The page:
SAGE KE Bulletin Board

Direct link between Abeta and cholesterol metabolism

21 September 2005

Dietmar R. Thal

Comment on Puglielli et al. Alzheimer disease beta-amyloid activity mimics cholesterol oxidase. J Clin Invest (2005) 115: 2556-63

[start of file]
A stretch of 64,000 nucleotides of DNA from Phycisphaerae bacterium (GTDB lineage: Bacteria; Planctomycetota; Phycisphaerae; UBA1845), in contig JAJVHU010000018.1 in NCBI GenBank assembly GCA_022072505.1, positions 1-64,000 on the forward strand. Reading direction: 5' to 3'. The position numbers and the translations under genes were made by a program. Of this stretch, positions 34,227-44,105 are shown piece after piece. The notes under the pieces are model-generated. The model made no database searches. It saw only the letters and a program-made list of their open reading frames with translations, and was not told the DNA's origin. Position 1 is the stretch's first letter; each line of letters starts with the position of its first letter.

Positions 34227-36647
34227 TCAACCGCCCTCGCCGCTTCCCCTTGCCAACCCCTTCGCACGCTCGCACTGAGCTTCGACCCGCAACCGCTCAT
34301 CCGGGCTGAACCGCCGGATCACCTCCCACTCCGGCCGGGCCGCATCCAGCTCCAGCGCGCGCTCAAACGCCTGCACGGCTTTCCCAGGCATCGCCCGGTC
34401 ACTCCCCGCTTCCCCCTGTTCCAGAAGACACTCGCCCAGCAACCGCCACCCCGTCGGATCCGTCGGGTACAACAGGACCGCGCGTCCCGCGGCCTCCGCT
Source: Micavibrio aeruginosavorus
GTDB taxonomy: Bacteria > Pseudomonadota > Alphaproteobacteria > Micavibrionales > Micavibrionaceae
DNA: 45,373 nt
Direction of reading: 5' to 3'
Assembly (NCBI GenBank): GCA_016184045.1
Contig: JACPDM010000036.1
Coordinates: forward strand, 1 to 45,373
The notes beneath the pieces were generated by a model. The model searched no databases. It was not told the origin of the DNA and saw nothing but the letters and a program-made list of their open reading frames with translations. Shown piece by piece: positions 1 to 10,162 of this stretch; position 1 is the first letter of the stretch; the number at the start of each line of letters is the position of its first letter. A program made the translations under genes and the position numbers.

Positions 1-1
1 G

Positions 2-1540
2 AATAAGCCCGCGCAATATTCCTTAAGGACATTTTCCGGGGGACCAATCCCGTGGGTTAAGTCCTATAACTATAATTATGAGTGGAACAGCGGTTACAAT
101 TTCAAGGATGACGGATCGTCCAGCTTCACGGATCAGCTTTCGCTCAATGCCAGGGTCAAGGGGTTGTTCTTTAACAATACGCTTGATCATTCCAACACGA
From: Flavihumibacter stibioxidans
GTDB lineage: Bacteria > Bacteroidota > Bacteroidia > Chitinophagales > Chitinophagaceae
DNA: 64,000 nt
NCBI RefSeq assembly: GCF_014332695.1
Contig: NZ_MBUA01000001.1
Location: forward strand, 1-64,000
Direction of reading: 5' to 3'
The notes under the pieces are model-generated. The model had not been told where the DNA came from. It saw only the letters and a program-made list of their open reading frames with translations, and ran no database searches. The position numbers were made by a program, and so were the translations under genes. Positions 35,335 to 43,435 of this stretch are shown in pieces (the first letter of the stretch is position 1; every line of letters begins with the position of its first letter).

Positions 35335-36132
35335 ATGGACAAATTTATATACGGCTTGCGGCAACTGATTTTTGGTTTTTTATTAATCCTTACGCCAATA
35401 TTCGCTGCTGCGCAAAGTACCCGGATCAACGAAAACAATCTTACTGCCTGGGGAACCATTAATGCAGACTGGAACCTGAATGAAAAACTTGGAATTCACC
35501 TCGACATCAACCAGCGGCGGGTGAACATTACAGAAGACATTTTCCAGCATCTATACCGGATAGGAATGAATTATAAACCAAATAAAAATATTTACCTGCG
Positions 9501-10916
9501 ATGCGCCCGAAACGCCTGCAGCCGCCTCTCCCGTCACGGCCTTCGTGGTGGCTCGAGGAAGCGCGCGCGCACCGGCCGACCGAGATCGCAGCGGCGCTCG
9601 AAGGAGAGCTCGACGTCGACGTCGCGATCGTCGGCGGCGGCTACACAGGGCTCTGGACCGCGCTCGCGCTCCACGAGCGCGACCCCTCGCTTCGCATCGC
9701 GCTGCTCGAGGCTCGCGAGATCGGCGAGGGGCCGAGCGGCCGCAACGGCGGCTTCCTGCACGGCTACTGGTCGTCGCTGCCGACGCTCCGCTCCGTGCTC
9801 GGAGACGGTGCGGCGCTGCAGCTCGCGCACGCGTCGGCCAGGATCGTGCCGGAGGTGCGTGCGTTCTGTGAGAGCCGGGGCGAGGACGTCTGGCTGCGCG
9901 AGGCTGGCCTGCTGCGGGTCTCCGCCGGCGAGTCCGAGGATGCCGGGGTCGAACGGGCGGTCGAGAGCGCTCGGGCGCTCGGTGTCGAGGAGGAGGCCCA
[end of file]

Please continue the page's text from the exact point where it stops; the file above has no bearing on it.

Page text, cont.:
Alzheimer’s disease (AD) is characterized by the deposition of the amyloid beta-protein (Abeta) and the generation of neurofibrillary tangles in the brain. In addition, to these changes, oxidation of cholesterol has been proposed to be a pathogenic event in AD. Puglielli et al. show that Abeta:Cu2+ complexes oxidize cholesterol selectively at the C-3 hydroxyl group, produce 4- cholesten-3-one and, thereby, mimic the activity of a cholesterol oxidase. In so doing, this study provides evidence that the production of Abeta and its function as cholesterol oxidase can be responsible for changes in the cerebral cholesterol metabolism. The oxidation product 4-cholesten-3-one contributes to neuronal damage. The authors speculate that the reduction of cholesterol, e.g. by the use of statins, reduces the cholesterol in the brain and, in so doing, reduces the substrate for Abeta:Cu2+ cholesterol oxidase. The resulting reduction of 4-cholesten-3-one will protect from 4- cholesten-3-one mediated neurodegeneration. This study points to a direct link between Abeta, cerebral cholesterol metabolism, and neurodegeneration. Such an Abeta induced neurodegeneration mediated by 4-cholesten-3-one may be started either by increased levels of Abeta leading to an increased cholesterol oxidase activity, and finally to alterations in cerebral cholesterol metabolism, or by increased cholesterol levels providing high levels of substrate for Abeta:Cu2+ cholesterol oxidase complex leading to the production of increased levels of 4-cholesten-3-one. Following the first possibility the increase of cholesterol in AD patients would be the result from compensatory cholesterol production which in turn provides further substrate for Abeta:Cu2+ cholesterol oxidase



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